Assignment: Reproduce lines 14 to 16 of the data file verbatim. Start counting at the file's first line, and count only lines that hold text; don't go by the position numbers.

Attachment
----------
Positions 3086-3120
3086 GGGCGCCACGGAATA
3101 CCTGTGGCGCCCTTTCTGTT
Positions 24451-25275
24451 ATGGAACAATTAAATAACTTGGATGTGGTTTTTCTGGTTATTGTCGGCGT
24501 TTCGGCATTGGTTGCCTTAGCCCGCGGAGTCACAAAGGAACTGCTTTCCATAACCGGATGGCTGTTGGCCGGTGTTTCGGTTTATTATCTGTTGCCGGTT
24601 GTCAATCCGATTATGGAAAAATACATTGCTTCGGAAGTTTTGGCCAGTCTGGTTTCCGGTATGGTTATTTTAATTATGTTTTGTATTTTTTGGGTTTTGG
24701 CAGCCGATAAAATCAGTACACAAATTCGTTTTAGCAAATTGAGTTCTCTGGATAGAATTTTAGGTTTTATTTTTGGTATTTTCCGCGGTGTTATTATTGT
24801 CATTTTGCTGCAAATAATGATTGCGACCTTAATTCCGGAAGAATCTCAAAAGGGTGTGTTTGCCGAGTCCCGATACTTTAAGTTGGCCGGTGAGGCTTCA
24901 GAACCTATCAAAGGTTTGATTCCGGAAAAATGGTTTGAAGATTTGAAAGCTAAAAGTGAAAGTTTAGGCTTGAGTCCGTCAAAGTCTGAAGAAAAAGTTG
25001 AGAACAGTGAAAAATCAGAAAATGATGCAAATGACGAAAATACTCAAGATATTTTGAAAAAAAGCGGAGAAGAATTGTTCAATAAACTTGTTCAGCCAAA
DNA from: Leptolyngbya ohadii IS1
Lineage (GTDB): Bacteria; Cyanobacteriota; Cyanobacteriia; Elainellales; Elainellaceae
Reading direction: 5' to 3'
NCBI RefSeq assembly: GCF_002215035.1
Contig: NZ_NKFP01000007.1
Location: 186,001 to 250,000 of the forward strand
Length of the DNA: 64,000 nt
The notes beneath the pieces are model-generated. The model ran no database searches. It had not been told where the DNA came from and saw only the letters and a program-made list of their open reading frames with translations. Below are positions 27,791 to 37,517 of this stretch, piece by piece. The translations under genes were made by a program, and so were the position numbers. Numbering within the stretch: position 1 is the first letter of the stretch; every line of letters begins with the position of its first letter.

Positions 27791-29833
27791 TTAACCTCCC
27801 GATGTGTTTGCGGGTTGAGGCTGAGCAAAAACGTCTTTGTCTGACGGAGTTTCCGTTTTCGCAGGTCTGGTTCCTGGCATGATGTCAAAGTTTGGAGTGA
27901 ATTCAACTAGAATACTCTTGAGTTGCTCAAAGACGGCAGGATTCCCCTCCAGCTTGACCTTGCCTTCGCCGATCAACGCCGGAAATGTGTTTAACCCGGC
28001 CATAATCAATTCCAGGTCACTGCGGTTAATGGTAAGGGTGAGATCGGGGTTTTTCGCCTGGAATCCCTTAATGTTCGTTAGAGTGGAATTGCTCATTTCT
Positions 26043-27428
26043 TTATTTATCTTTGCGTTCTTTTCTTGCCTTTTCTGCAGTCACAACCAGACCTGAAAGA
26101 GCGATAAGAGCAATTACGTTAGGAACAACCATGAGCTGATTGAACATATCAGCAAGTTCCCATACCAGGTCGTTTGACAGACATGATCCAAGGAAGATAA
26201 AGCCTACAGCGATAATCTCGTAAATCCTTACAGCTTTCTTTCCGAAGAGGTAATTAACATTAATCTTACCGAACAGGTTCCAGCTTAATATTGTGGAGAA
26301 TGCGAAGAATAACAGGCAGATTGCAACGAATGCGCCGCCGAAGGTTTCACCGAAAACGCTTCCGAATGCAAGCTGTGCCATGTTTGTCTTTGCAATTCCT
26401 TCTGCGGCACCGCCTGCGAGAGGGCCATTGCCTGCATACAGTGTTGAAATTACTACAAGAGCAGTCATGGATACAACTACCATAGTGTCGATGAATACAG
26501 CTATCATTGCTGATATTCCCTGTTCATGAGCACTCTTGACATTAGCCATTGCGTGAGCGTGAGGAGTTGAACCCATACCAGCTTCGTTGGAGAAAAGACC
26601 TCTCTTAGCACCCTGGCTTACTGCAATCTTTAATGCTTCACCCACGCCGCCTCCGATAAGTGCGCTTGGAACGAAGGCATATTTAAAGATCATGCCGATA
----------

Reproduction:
Reading direction: 5' to 3'
NCBI RefSeq assembly: GCF_002215035.1
Contig: NZ_NKFP01000007.1